Before we left, I walked back to the oak tree. It felt like the branches were sheltering arms over the small cemetery. I found an acorn that had been fused together, two smooth, adorable acorns in one. There was a grave marker for the twin daughters (abbreviated as dau’s) of an inmate named Betty Carroway, newborns who died the day they were born, I presume.
This was the spot for the two acorns together, connected by the stem. It felt deeply insufficient but also important to leave this at their gravesite. The twin girls, together forever, symbolized by this simple offering. I don’t know if it brought anyone a small feeling of solace except for me, though.
Some of the other grave stones had tokens on them: Scattered coins, crystals, even a statue of a mournful angel. I imagine people who left them felt compelled as I did to acknowledge, to see, to offer just something, knowing full well how ultimately insufficient it would feel.
More than acorns and crystals, I think if we can do anything to honor these girls and their babies, we need to strive to be on the right side of history, and if we find ourselves on the side of cruelty, coercion, oppression and unjustness, we must course correct as fast and as fully we can with as few victims as possible.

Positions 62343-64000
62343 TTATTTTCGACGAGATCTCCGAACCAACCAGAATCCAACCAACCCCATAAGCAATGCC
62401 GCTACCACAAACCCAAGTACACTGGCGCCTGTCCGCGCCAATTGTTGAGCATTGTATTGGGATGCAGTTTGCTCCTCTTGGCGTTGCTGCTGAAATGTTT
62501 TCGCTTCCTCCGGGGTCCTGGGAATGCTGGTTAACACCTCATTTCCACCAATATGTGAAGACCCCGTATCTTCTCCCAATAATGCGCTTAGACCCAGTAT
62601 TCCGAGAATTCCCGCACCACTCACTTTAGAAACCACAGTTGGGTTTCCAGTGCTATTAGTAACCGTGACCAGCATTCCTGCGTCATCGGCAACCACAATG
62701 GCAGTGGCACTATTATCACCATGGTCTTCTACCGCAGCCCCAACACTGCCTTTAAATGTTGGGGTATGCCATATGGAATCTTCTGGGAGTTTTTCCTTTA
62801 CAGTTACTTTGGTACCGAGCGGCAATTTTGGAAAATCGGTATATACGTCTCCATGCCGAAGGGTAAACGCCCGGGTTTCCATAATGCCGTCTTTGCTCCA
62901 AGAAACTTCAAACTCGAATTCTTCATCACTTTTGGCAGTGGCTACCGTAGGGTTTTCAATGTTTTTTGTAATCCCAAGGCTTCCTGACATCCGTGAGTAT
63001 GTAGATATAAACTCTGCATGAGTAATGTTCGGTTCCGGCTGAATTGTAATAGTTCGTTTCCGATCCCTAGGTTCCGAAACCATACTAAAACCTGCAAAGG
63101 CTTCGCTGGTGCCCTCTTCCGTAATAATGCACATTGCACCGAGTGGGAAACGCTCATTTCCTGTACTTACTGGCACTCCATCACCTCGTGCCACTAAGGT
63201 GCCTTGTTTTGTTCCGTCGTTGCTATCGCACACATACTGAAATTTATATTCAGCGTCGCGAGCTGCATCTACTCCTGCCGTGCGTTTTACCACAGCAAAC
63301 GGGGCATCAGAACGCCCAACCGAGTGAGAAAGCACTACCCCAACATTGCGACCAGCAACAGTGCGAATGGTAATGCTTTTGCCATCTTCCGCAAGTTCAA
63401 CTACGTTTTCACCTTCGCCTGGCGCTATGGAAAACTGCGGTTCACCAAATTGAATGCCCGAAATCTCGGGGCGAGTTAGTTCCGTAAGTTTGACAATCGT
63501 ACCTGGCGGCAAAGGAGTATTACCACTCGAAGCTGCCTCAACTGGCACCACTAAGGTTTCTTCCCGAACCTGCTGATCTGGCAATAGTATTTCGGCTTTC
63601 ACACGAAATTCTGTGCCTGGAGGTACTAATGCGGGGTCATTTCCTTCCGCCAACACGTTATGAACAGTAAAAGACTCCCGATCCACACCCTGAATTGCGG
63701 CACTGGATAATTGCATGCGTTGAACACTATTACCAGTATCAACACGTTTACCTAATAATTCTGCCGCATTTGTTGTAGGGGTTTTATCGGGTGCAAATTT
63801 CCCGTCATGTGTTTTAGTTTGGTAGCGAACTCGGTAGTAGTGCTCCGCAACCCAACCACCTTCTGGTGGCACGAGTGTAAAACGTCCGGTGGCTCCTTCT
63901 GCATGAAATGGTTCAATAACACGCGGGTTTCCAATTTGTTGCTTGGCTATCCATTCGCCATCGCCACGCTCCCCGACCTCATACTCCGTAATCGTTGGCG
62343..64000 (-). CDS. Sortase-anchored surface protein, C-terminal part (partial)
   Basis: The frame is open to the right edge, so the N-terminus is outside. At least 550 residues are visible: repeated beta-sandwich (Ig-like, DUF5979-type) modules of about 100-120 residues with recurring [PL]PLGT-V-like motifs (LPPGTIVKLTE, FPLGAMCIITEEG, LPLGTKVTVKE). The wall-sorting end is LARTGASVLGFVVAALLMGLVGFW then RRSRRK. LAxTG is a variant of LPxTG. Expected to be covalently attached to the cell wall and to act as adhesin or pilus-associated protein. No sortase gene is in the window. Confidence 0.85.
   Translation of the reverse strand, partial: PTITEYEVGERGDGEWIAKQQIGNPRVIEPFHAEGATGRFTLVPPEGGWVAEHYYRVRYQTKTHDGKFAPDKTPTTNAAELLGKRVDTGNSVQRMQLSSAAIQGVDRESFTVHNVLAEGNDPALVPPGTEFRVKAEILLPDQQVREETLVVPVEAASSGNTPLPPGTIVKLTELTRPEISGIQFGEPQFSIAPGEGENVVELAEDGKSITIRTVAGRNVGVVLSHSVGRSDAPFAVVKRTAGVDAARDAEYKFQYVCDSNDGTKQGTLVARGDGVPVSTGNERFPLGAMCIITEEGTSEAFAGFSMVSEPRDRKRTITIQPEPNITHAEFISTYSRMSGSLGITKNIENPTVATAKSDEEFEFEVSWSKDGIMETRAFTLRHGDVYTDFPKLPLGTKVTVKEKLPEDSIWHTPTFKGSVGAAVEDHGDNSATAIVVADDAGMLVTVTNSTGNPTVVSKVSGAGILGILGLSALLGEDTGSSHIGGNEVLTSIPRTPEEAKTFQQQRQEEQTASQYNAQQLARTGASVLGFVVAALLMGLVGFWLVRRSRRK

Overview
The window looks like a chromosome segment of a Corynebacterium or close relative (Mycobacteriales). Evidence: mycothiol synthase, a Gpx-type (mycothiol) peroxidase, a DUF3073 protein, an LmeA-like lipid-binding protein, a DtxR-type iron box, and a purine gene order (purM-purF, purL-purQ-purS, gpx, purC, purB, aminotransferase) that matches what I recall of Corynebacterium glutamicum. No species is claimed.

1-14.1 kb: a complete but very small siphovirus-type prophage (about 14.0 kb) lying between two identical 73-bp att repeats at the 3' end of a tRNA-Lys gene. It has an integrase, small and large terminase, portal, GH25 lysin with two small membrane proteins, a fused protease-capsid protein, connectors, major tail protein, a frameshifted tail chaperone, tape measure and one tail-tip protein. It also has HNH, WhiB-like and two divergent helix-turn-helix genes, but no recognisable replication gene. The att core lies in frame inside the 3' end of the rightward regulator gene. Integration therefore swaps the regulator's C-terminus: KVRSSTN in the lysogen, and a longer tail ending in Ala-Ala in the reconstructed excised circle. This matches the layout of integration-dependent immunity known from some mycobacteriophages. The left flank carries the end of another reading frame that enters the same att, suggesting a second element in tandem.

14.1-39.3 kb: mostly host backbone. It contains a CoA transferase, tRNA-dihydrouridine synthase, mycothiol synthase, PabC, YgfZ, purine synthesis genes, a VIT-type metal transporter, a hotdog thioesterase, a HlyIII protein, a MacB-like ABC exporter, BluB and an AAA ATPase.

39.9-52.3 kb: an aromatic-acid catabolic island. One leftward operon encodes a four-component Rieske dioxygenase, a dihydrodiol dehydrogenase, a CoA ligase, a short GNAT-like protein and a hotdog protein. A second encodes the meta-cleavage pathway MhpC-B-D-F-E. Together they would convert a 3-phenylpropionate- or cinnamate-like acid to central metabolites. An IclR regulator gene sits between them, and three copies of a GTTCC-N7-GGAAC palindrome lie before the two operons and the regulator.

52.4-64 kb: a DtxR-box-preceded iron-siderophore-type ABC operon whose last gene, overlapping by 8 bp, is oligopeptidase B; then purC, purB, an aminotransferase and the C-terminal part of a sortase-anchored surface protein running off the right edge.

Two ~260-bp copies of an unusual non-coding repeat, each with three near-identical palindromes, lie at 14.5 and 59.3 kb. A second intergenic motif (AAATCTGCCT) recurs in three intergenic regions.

We have to recognize that the cemetery at the Illinois State Training School is not an aberration but a reminder of happens when rights are denied and the lives of our most vulnerable — people of color, people with disabilities, people who are poor, LGBTQ people, people who have had their reproductive systems weaponized against them — are most threatened.
Please join the fight for bodily autonomy and personal rights. Anyone who denies rights and freedoms, who values fetuses over actual human beings here on Earth, is squarely on the side the kind of cruelty and oppression that put these babies and girls in these sad little graves.
To the buried dead of Illinois State Training School, you are seen. You are seen, and those whose lives are not marked by gravestones but by the trauma and abuse of being born in a punishing time, you are seen, too. We see you, we are fighting for you and we will not forget you. We are also fighting for ourselves and each other.
Write something about yourself. No need to be fancy, just an overview.